Economists expect nonfarm payrolls to show a gain of 160,000 jobs in February, with the unemployment rate holding steady at 7.9%, when the Labor Department releases the February jobs report tomorrow (Friday) at 8:30 a.m.
Employment growth has averaged 177,000 per month over the last six months, and February is expected to fall short.
One reason is the 2% payroll tax cut that ended with 2012, leaving workers with less disposable income. Also, top income earners were slapped with a higher tax rate.
The full tax impact wasn't felt in January, but retailers and restaurants are beginning to feel the pain.
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Take a Closer Look Before Cheering the November U.S. Jobs Report
The Department of Labor today (Friday) released the November U.S. jobs report, which showed the U.S. economy added 146,000 jobs last month, handily beating most economists' expectations.
The addition pushed the unemployment rate down from an unhealthy 7.9% to a still elevated 7.7%. That is the lowest level in four years, since December 2008.
Projections for the unemployment level ranged for it hold steady at 7.9% or rise to up to 8.1%.
But the reasons for the drop aren't as encouraging as the lowered rate itself.
The Real Story of the November U.S. Jobs ReportThe reason behind the surprising drop was because more dejected workers simply left the labor force. Some 350,000 people, unable to find work and no longer looking for a job, have dropped off the radar and were not counted among the slew of individuals still out of work.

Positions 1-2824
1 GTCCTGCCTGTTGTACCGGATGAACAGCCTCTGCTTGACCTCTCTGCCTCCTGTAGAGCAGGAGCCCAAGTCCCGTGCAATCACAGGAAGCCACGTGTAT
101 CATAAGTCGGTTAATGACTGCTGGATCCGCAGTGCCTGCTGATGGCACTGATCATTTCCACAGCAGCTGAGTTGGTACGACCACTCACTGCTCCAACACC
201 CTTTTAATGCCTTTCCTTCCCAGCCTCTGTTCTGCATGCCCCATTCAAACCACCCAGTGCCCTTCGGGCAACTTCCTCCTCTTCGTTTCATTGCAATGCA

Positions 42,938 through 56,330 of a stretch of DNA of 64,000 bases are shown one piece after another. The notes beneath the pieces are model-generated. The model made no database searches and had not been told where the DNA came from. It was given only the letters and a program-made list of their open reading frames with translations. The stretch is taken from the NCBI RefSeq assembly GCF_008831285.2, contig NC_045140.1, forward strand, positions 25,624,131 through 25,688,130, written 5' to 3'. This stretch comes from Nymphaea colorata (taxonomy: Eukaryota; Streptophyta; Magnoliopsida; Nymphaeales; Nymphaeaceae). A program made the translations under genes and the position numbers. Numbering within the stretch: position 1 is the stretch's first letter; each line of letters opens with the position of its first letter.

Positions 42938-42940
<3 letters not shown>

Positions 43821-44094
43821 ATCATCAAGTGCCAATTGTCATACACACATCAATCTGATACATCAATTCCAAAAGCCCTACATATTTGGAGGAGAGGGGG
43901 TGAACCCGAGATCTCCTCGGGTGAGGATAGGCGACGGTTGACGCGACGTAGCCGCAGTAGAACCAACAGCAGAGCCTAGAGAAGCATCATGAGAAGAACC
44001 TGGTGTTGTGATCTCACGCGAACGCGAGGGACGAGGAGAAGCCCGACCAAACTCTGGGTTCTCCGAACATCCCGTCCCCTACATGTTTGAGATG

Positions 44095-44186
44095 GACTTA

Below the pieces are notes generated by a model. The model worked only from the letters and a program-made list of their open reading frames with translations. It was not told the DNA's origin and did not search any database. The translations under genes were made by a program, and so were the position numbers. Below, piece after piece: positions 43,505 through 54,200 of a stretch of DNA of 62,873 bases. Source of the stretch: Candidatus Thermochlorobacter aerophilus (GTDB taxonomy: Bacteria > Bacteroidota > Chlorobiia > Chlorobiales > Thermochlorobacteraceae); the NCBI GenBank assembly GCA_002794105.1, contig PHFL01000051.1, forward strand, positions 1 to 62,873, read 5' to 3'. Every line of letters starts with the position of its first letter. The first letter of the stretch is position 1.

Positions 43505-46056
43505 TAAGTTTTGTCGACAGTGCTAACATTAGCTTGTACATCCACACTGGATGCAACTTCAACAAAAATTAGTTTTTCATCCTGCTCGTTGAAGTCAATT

The labor participation rate fell 20 basis points to 63.6%. Without this drop in the labor force, the unemployment rate would have remained at 7.9%.
Three years after the end of the 2007-2009 recession, the labor force participation rate remains extremely weak. If the rate reflected normal levels, the unemployment rate would be considerably higher.
Also contributing to the unexpected uptick was early seasonal retail hiring, instead of long-term sustainable positions. Retail was a key jobs producer in November, adding 53,000 to payrolls.
That's partly due to Thanksgiving being earlier this year than usual. Plus, more stores kicked-off the holiday shopping spree much before the usual Black Friday start.
These factors "suggest an asterisk will have to be put alongside the monthly non-farm report," Bloomberg senior economist Joseph Brusuelas wrote in today's Bloomberg Economics Brief.
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